Like most decades in our recent history, the 1990s were marked by turbulent events, from a massive oil spill in Alaska to deadly bombings and shootings to the first war in the Persian Gulf. But the 1990s also saw incredible advances in technology, the launching of the motion picture phenomenon Titanic… and who could forget the Tamagotchi craze?
The 1990s also gave us The Disney Decade, a 10-year span that was kick-started when then-Disney CEO Michael Eisner and his right-hand man, company president Frank Wells, made a bold attempt to reinvigorate the company’s flagging fortunes after taking over the top two leadership posts in 1984.
Before assuming the role of CEO and chairman of the Disney board, Eisner was senior VP of ABC Entertainment and COO of Paramount Pictures. Wells was a former Warner Brothers executive and was a Rhodes Scholar.
But more importantly, Eisner and Wells formed a formidable tandem, Eisner with his out-of-the-box ideas and Wells with his ability to rein in Eisner whenever those ideas weren’t feasible.
In a sense, Eisner and Wells were as important to Disney as the company’s original partners: Walt and Mickey Mouse.
Until Wells’ death in 1994, the Eisner-Wells tandem presided over incredible growth and expansion in just about every phase of the company, from films to television to the theme parks to the launching of the Disney Cruise Line and the Disney Vacation Club.
Had key input on Animal Kingdom, Disney-MGM Studios, other projects
For example, it was Wells who supplied invaluable input during the early stages of Disney’s Animal Kingdom’s development as perhaps the park’s chief proponent when it teetered on the brink of being snuffed out.
Wells also played a key role in the planning and development of the Disney-MGM Studios, now known as Disney’s Hollywood Studios, as well as other prominent projects.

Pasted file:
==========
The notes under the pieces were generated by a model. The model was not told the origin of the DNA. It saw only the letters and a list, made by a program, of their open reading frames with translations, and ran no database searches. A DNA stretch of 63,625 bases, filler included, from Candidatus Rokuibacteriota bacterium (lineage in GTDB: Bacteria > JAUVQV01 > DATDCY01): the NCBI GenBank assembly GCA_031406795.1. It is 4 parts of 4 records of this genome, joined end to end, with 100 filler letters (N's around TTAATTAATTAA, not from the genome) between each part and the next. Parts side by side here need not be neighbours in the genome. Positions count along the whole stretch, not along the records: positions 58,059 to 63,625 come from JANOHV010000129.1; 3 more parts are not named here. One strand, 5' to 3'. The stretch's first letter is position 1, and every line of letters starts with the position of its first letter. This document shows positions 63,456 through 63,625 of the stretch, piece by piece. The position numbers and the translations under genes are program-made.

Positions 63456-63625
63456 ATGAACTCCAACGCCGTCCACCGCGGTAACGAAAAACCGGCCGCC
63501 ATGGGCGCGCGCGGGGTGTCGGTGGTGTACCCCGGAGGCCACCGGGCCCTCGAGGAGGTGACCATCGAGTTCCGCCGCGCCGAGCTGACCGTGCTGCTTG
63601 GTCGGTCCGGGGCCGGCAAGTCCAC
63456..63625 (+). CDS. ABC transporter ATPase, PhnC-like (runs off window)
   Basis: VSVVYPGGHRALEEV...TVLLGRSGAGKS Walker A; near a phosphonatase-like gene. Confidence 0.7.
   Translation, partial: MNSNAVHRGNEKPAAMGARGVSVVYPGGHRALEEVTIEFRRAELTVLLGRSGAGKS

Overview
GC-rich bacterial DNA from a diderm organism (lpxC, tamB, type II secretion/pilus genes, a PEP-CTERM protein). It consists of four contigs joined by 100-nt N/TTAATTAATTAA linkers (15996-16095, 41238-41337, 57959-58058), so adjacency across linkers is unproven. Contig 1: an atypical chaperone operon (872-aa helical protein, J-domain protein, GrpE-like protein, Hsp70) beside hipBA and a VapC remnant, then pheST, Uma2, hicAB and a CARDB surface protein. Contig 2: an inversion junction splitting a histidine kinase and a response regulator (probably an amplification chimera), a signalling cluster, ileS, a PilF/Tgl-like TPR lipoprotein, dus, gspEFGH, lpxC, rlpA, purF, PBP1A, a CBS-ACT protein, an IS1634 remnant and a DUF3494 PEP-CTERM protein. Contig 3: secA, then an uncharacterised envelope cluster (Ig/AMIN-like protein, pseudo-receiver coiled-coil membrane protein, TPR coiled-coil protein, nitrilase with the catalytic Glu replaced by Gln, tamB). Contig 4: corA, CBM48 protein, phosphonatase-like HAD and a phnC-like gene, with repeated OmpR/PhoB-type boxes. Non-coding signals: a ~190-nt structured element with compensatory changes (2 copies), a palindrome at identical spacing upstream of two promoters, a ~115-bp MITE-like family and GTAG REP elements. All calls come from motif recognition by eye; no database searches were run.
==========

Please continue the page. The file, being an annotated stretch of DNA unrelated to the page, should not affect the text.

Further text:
More importantly, Wells was honest with Eisner – often bluntly so – which is rare in the boardrooms of corporate America.
Marty Sklar, the former head of Walt Disney Imagineering who worked under every Disney leader during his 50-plus years with the company, saw first-hand the unique dynamic that existed between Wells and Eisner.
“Michael Eisner and Frank Wells were great partners,” Marty said. “You need that. The thing about Frank was he could be very direct with Michael, especially if he disagreed with him. A lot of times, a chairman never gets honest feedback from his troops because they want to make it look like what he is proposing is the gospel.
‘Very honest with each other’
“But Frank had no hesitation. I think that’s why they worked so well together. They were very honest with each other and Michael could throw out ideas – some of them pretty wild – and Frank would pull him back if they were too wild.”
On the other hand, if the ideas were solid, Wells could be counted on to be behind them 100 percent.
“Frank made them happen, with the rest of the organization, particularly when they were ideas they both believed in,” Marty said.
The Wells-Eisner tandem proved to be as dynamic and successful as any business partnership in the entertainment industry.
“I think that was such a great strength for the company,” Marty said. “When you look back at those first 10 years, before Frank passed away [in 1994, at the age of 62, in a helicopter crash], that was really fantastic what Disney did during that period.
“I think we built seven parks, for example, and The Lion King, The Little Mermaid and Beauty and the Beast — think about all the great product that came out of that period.
“Frank was so important to that,” Marty added.
Marty alluded to meetings he and his Imagineering team were having in Wells’ office that required Eisner’s input.
Eisner and Wells shared adjoining offices
“They had adjoining offices and Frank would open the door and say ‘Michael, can you come in here?’ And we’d get a decision.”
Marty often talked about the qualities exemplified by successful leaders.
“One of the most frustrating things that happen in a company is your troops do all the work-up stuff. You get it to a point where somebody has to make a decision and you get into that big meeting and nobody makes a decision. And that is very frustrating.
“That is the worst thing that a leader can do, I think. Michael and Frank were very good at not letting those things happen when they worked together.”
And the results – most notably, the accomplishments made during The Disney Decade – speak to how successful that partnership was.
According to Eisner, “Frank was a buccaneer in the office. He was smart, prudent, a dealmaker, and a great closer. He was always supportive of a great idea, whether it was swans on the outside of a building or ‘ducks’ for the name of a hockey team.”
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